by Jess Walter, Freelance Writer
In 2017, approximately 20.4 million students will attend American colleges. If there is a college in your town and your apartments are closed to students, you are missing out on a significant proportion of the rental population. However, offering student housing is not right for all landlords or properties. Should you rent to college students? Here are some pros and cons:
- Lack of history: Young college students often have a lack of rental history and and credit history, so it can be difficult to know what kind of person you are renting your property to.
- Bad behavior: whilst not every college student is a party animal, rowdy behavior does occur. It’s not a hard and fast rule but check if the college in your city has a reputation of being a party school. Set clear ground rules in your tenant agreement and have a plan on what you will do in situations like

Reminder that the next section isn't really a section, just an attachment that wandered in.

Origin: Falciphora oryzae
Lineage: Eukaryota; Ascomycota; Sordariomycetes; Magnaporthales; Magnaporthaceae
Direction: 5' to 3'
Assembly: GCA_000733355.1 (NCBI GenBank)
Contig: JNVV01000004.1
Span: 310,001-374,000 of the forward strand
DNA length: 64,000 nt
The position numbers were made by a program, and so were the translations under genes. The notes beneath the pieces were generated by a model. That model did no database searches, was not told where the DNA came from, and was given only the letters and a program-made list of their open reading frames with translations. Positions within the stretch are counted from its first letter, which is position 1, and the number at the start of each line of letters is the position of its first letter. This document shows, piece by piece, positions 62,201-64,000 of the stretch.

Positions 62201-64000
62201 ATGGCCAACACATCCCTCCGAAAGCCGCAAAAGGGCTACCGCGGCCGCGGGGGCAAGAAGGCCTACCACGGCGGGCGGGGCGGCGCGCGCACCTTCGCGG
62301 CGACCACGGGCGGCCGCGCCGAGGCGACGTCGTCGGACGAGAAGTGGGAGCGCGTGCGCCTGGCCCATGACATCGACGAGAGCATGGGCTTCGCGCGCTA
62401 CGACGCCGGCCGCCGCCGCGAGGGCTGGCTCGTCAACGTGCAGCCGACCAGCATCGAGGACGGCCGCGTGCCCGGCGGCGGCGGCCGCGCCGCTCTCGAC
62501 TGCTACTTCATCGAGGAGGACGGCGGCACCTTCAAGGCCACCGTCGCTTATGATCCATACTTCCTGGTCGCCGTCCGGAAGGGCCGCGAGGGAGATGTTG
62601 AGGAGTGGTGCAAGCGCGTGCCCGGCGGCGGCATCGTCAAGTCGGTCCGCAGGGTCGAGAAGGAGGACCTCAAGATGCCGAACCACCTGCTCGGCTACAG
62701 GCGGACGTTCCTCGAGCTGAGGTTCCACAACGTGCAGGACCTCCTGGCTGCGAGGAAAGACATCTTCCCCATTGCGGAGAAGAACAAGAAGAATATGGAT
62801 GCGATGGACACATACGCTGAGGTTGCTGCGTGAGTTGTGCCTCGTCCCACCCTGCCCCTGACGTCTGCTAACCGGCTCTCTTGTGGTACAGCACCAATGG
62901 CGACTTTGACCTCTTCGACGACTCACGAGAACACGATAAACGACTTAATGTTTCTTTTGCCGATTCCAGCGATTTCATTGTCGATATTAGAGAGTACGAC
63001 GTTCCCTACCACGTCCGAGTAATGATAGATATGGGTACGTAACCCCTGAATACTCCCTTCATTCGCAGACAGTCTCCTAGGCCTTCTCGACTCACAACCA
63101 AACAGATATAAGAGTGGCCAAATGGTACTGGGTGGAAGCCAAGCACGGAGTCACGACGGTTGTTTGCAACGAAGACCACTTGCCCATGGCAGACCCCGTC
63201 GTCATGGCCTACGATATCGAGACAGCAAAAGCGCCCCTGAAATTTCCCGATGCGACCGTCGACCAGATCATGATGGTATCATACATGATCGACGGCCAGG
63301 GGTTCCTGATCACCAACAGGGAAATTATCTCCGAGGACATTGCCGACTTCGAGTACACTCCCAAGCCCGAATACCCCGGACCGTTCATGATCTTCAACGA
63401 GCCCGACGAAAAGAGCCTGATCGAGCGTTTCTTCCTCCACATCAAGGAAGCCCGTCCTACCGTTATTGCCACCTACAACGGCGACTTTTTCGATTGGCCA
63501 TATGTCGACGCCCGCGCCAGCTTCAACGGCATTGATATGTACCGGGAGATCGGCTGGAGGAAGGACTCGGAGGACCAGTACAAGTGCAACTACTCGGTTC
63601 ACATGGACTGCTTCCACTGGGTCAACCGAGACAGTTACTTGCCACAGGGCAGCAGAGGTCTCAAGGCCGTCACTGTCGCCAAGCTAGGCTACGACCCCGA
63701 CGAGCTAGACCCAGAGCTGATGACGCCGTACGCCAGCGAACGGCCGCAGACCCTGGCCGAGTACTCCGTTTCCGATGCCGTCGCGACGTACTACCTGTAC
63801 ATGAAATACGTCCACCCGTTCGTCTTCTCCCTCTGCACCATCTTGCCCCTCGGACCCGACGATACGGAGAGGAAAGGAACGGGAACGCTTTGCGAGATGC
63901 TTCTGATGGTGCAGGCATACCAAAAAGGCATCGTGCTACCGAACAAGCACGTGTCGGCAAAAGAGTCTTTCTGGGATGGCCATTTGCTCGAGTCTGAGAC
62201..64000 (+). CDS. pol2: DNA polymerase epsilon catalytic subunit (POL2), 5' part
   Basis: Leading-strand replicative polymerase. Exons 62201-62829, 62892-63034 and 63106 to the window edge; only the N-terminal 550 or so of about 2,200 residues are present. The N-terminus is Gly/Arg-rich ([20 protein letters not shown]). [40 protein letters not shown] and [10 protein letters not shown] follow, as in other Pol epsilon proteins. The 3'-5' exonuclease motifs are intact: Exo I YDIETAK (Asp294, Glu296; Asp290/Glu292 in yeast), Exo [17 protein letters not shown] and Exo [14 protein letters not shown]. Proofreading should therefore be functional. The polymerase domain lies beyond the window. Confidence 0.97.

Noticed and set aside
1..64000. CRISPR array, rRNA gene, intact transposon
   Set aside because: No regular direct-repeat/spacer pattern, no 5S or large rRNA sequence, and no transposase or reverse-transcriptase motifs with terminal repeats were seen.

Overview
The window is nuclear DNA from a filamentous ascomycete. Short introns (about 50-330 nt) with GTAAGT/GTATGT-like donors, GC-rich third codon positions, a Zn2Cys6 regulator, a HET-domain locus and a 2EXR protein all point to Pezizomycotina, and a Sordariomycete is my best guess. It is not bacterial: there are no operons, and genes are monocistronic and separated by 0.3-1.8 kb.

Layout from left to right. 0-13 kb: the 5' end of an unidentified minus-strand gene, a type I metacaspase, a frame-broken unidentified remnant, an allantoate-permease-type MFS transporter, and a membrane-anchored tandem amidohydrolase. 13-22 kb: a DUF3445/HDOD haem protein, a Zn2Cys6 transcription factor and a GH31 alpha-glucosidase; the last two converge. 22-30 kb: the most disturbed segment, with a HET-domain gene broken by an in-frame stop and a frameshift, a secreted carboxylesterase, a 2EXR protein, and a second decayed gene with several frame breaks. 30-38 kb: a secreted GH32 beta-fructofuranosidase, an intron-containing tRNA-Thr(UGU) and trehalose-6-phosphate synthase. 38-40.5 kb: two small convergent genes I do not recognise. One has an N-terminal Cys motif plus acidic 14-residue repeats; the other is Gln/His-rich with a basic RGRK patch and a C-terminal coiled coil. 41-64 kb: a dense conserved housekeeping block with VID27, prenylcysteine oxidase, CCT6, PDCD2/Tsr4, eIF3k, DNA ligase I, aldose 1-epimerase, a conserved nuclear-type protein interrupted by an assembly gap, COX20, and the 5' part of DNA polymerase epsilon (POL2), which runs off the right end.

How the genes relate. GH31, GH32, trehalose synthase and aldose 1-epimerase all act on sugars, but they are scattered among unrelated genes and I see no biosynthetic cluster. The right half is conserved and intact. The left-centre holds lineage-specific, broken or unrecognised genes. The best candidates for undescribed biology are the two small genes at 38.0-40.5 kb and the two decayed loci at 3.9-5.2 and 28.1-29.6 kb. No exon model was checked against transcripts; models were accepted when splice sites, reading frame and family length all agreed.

- Lack of home knowledge: Your tenants may never have lived away from home before and so may lack knowledge on how to take care of a property. Be prepared to be called out to fix a ‘problem’ that could have easily been dealt with themselves.
- Financial risks can be mitigated: Renting to students isn’t as much of a financial risk as you might think. In many cases, parents will co-sign or even pay the entirety of the rent themselves. Even for students without parental support, schemes such as rent guarantee insurance protects landlords from not getting their income on time, and are usually accessible to students.
- The inexperience of young students can have an upside in that they may well be cautious and likely to take care of their living space well. They are less likely to hammer nails into walls and want to make modifications than older tenants.
- Students usually have lower standards than professionals. Chances are whatever you are providing will be nicer than the dorm, plus they are probably thrilled to have their first place away from their parents. This means you can expect less complaints if the apartment is less than perfect.
While renting to students offers many opportunities and benefits, it carries risks as well. Consider your strengths as a landlord and the situation of the university in your area to make the best decision for you.
Jess Walter is a freelance writer and mother. She loves the freedom that comes with freelance life and the additional time it means she gets to spend with her family and pets.